Jan 25 through Mar 1, 2014
View images from the exhibit
In her new solo exhibit Ether, Sharon Que’s sculptural works are presented as an invitation to connect to the unknown through the intimate mixing, and experiencing, of known materials. Que considers the idea of an all-pervading, infinitely elastic, massless medium that connects all forms of expression in our world, and alludes to science as a reference to the constant deepening and shifting of humans’ understanding of the world and their own nature.
Que’s unique ability to mix the new and the old, a sense of anchored tradition, while breaking into unconditioned freedom, reveals apparent dualities that suggest movement and transmutation. Playing with the concept of a subtler type of matter that links how computer information travels and the proposed “substance of the upper regions of space,” Que’s intention is to invite the viewer into their own experiential note, rather than a purely intellectual contemplation.
Born Sharon Querciagrossa in Detroit, Michigan, Sharon Que has resided and worked in the Detroit area throughout her career. With much of her and her family’s history rooted in the automotive industry, many of her works combine traditional and industrial materials, but are also informed by her extensive practice as a luthier.
The year after receiving her BFA from the University of Michigan, in Ann Arbor, Que started an apprenticeship at General Motors for Wood Model Making, where she received a journeyman’s card. After that Que entered the violin world through the violinmaking studios of Curtin & Alf as a violin-making assistant, where she worked for 7 years, then continued with Joseph Curtin Studios for another 5 years. In 2001 Que started her own violin shop and became a member of the American Federation of Violin and Bow Makers in 2006.
Sharon Que’s works are part of the permanent collection at the Detroit Institute of Arts, as well as a public sculpture on the campus of Oakland University, Rochester, Michigan. Her works have been exhibited in San Francisco, Chicago and Venice, Italy, as well as extensively in the metro Detroit area. Her Sculpture was recently featured in The Strad magazine in a special article about Luthiers as Artists and at the Detroit International Auto Show.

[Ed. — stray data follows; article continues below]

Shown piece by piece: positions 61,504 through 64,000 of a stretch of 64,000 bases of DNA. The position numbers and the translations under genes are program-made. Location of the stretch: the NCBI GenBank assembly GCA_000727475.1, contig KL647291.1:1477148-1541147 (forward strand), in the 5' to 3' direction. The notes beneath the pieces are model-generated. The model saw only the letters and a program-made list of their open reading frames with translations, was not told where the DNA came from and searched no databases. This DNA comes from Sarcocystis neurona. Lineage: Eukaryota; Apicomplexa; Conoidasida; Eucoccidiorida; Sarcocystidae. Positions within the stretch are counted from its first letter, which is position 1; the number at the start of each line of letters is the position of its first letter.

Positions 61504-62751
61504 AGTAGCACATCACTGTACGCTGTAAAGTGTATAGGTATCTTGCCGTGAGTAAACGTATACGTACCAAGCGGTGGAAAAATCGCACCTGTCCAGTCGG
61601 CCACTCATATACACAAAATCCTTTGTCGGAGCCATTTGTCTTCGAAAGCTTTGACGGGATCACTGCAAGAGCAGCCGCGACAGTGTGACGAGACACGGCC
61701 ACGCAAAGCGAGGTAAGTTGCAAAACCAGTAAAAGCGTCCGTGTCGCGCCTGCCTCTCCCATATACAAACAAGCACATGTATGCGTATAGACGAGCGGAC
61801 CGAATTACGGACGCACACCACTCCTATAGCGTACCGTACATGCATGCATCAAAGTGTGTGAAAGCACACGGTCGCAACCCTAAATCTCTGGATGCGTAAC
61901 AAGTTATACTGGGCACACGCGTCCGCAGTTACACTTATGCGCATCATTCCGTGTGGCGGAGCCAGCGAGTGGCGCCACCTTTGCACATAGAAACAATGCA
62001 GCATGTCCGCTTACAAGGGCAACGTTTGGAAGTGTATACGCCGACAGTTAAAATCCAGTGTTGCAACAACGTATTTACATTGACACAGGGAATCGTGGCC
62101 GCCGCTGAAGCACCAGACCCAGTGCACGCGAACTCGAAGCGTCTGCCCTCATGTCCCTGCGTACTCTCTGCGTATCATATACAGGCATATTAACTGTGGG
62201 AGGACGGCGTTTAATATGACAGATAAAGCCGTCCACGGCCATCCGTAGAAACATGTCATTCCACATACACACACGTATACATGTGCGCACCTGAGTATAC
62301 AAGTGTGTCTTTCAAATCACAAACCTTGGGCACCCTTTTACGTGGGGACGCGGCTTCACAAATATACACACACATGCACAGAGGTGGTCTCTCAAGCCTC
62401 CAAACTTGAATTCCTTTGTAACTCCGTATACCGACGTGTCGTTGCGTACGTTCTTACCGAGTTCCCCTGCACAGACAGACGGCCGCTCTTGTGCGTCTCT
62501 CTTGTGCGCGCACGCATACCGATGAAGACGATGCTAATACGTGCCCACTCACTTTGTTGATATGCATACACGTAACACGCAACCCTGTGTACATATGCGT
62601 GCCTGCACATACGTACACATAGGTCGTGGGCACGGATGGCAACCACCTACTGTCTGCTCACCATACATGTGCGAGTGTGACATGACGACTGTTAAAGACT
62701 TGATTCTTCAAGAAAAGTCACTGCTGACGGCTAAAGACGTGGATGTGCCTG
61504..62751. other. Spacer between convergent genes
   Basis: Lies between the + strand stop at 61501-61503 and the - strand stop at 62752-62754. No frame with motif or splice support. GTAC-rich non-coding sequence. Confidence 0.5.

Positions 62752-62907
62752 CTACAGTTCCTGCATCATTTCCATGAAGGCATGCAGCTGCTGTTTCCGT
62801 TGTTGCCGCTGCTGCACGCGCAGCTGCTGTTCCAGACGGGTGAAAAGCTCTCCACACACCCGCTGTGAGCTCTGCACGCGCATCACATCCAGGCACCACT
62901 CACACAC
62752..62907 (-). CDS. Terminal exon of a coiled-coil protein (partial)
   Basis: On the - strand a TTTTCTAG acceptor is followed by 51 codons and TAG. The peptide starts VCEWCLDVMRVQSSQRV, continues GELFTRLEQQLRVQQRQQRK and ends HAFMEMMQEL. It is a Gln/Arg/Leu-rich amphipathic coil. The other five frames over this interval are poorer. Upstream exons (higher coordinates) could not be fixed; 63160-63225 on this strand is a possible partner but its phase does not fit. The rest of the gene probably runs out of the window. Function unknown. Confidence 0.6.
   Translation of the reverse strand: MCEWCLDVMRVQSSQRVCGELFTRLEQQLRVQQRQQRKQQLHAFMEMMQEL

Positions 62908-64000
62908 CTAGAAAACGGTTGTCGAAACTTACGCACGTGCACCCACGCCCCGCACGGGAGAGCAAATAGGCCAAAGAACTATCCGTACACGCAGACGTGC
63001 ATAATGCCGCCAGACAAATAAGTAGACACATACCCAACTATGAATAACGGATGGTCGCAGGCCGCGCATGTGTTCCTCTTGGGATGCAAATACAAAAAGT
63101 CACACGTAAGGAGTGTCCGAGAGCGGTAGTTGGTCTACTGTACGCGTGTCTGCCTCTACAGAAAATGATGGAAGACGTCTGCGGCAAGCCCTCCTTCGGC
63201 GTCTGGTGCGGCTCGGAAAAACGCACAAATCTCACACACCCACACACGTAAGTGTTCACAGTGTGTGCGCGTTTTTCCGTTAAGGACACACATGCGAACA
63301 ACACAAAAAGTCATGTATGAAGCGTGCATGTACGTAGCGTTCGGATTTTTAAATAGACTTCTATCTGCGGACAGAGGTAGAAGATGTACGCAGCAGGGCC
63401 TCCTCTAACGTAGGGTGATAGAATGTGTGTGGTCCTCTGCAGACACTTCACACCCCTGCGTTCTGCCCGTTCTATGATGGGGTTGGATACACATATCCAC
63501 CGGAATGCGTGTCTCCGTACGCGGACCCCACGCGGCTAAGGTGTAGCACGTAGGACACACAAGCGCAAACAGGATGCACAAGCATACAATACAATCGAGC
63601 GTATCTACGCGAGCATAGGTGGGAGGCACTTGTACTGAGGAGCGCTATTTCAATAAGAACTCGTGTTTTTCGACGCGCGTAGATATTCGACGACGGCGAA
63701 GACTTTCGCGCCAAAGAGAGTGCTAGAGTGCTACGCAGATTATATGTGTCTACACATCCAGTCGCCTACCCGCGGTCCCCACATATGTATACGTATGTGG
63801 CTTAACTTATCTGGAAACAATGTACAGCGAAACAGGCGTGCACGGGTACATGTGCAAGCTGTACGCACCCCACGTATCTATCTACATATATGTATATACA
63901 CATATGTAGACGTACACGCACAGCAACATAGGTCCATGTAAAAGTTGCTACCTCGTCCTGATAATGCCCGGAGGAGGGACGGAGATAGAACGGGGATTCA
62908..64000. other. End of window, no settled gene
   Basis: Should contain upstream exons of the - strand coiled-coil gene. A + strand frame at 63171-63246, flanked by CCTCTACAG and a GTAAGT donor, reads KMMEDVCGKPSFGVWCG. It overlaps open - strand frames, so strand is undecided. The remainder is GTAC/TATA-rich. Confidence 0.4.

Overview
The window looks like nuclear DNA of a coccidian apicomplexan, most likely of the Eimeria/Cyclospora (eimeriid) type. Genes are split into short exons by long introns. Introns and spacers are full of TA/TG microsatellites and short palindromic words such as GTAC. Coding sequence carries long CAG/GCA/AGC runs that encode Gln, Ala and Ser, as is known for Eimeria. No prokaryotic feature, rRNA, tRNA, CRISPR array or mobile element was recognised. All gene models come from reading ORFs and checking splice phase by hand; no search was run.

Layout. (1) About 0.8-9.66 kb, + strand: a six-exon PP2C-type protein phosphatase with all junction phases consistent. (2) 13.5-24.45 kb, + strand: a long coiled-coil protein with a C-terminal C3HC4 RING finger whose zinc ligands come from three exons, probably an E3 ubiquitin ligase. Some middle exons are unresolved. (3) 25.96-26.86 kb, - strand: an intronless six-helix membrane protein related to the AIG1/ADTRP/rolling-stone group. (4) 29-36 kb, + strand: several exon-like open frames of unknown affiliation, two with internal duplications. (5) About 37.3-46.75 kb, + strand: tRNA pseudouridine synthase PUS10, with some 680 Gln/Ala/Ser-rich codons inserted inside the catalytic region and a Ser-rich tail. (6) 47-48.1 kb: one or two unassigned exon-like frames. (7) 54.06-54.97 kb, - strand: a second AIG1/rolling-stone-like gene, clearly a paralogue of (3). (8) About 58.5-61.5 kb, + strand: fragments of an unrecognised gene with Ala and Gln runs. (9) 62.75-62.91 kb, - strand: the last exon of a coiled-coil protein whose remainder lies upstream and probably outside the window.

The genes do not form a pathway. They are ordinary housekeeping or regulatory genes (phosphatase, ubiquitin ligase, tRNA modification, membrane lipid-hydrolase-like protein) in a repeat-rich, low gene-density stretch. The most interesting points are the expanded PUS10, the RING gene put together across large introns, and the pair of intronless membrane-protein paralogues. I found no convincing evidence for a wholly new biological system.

In Gallery 2 Space
Jan 25 through Mar 1, 2014
“Domestic objects play a subtle role in our daily lives. Objects that can render a simple utility also bring simple joy. Objects that ask a simple question can lead to a significant realization.”Brian Kritzman’s solo exhibit titled Momentary Space encompasses a group of objects and drawings originally inspired by the investigation of a movable lamp that would help us see a known space differently. The term has become a way for the designer and artist to look at the world.Kritzman describes the drawings in this exhibition as “frozen exploratory moments,” sometimes rendering idealized beauty, sometimes searching for an unknown narrative, and sometimes both. The objects are objects that question, destabilize, and also offer a resting place. Kritzman’s intention is that “these humble objects are offered to be just that.”Momentary Space offers a unique opportunity to experience the latest expressions of Brian Kritzman’s continuous exploration of the poetics resulting from the dissection and reconfiguration of language, meaning, and the formal aspects of telegraphing these experiencesBrian Kritzman, received an M.F.A. from Cranbrook Academy of Art, and is currently an Associate Professor in Industrial Design at Wayne State University in Detroit. Kritzman’s experimental design work has been recognized and published by I.D. Magazine, Interiors, and Metropolitan Home; as well as the books Architecture and Design 1970 to 1990, New Ideas in America, Cranbrook Design, The New Discourse, and Product Design 6. Originally trained as a traditional cabinetmaker, he established a studio dedicated to the art of fine furniture. Brian earned his BFA in Industrial Design from Wayne State University, and his MFA in Design from Cranbrook Academy of Art. Brian Kritzman has lectured on his work at Carnegie Mellon and Indiana University, among others. Constructed environments, designed objects and sculptures have been built and exhibited around the world. Examples of Brian’s work can be found in the permanent collections of the Dallas Museum of Science and the Cranbrook Academy of Art Museum. In addition to his accomplishments as a designer and sculptor he has also held faculty positions at The College for Creative Studies and Cranbrook Academy of Art.